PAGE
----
After Mariely Hinojosa and Cabot Wheeler both break up with their significant others at the same party, Mariely sees a way to get even with both of their exes. Everyone knows that the best way to get over a breakup is a hookup—a fake hookup, that is. Three weeks, all fun, no strings, and definitely no heartbreak at the end.
But somewhere between the sweet hand-holding and melt-your-mind kisses, their fake relationship starts to feel less like an act and more like the real thing…but Mariely’s a free-spirited girl from the other side of the tracks, and Cabot’s the hot trust-fund guy from the Hills.
They’d never work for real…
Disclaimer: This Entangled Teen Crush book contains a kickass heroine, a boy so hot he’ll make you shiver, and a falling-in-love story fit for the big screen. You’ll want to settle in and have the popcorn ready.
This Mariely and Cabot story is a standalone book that is part of the larger, multi-authored Creative HeArts Series, which can be read out of order. If you loved Mariely and Cabot's story, you'll love the complete series set at Austin NextGen Academy, including:
#1 - Ten Things Sloane Hates About Tru
#2 - How Willa Got Her Groove Back
#3 - Crazy, Stupid, Fauxmance
#4 - The Secret Life of a Drean Girl
#5 - Falling for the Girl Next Door
#6 - Weddings, Crushes, and Other Dramas
About the Author
There are three things (besides her family) that Shellee loves more than Netflix: Dr. Pepper, OTPs, and book boyfriends (I’m looking at you, Gilbert Blythe).
Shellee has been told that her life goal as a writer should be to win prestigious awards that will grant her literary immortality, but as an OG shipper (Tad and Dixie--my first hardcore ship) all she really wants is to create two characters that people love so much they give them a cool mashup name.
Shellee spends her days living the dream with her family in Austin, Texas--and by living the dream she means waking up at the crack of dawn to go to work, chauffeur, walk dogs, do dishes, and fold laundry. At night she gets down to real business, basking in the warm, blue glow of her computer screen and bringing the stories in her head to life on the page...or watching shipper fan videos on YouTube till 2am. Tomorrow she’s definitely going to kick that procrastination problem to the curb.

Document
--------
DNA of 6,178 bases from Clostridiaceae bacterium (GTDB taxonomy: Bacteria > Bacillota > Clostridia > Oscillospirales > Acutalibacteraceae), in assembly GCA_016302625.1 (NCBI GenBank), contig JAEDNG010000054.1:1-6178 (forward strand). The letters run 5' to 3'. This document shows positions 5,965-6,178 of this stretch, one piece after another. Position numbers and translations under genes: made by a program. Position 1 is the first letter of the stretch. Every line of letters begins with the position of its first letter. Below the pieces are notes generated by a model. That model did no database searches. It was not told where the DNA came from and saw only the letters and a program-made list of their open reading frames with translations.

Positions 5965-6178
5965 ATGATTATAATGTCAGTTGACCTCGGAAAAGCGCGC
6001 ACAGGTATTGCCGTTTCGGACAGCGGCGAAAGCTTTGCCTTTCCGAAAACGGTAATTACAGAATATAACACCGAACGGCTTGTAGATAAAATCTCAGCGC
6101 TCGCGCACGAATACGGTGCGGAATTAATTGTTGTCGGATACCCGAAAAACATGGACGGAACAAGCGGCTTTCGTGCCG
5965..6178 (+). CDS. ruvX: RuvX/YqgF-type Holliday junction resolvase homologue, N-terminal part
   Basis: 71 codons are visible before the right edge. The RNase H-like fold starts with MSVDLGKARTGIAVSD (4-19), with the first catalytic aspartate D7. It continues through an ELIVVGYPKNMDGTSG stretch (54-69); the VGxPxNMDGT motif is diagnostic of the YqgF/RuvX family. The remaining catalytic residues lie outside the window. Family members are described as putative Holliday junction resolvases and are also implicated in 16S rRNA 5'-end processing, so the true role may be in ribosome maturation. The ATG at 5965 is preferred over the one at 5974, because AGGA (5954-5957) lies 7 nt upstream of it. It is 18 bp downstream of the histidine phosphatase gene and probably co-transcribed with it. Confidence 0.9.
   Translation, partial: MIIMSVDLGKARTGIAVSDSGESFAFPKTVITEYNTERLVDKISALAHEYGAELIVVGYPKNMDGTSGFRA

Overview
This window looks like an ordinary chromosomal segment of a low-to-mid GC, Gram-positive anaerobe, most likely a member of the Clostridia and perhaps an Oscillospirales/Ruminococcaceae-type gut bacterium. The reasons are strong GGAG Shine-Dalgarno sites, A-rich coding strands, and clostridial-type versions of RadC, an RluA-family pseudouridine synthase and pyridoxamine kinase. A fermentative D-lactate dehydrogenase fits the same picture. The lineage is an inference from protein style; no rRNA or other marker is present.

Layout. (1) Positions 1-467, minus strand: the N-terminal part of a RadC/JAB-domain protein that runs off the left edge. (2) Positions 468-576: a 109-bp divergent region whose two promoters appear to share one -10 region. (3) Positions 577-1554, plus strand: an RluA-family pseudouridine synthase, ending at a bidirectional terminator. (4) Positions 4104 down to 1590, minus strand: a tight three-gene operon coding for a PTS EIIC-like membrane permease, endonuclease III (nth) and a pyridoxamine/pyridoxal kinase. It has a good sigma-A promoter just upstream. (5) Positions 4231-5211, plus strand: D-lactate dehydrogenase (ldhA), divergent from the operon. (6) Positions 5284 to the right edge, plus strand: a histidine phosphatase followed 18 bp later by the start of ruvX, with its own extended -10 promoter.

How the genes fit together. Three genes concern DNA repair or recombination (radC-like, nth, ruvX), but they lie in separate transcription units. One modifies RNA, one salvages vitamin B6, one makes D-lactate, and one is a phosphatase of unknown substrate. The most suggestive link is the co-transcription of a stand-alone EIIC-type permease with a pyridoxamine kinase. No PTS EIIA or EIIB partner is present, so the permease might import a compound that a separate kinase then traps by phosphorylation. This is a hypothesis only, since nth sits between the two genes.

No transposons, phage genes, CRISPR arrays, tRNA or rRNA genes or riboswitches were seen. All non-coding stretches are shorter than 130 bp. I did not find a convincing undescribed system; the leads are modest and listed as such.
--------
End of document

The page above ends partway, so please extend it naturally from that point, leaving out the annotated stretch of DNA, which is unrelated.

Read an Excerpt
Crazy Stupid Fauxmance
By Shellee Roberts, Stacy Abrams
Entangled Publishing, LLCCopyright © 2016 Shellee Roberts
All rights reserved.
I can't stand drama.
I don't mean the drama that requires a script, a stage, and a spotlight, the kind that's going to take me all the way to Los Angeles after graduation next spring. No, I mean high school drama, the kind that churns the wheels of teen social circles, not to mention my stomach. The kind playing out in front of me on the rooftop deck of Cabot Wheeler's private Lake Austin boat dock. *Draaah-maaah* (* = jazz hands).
Drunk girlfriend drama. The worst.
Cabot's girlfriend, to be precise. The absolute worst.
"You didn't do anything, Cabot. Of course you didn't," Audrey Jakes screeches. I wince and try to edge back a step, but the deck is jam-packed with people. Beside me, my best friend, Willa, seems rooted to the spot. Me, I'm looking for an exit.
Cabot looks like he feels the same.
Audrey doesn't wait for a response from him before she continues to blast him. "That's the problem — you never do anything anymore. You don't care about anything anymore. You probably don't even care that I hooked up with another guy." She punctuates this bombshell with a fling of her red Solo cup, dousing me and about forty of our Austin NextGen Academy classmates with what smells like Jim Beam and ... Coke Zero? Yuck. The surrounding crowd groans and squeals, and everyone backs up, but not too far. When your school's power couple goes supernova in front of you it's hard to look away.
Unless you're Cabot.
I see his eyes dart over the deck railing, and I'm pretty sure he's calculating whether jumping two stories into the always cold, way-too-shallow water isn't preferable to having Audrey humiliate him in front of everyone he knows. When possible paralysis seems like a valid alternative, I think one's choice of girlfriend should really be reexamined.
The whole scene is unpleasant and awkward, and it starts making me feel icky to watch any longer, so I grab Willa by the sleeve. "Let's get out of here."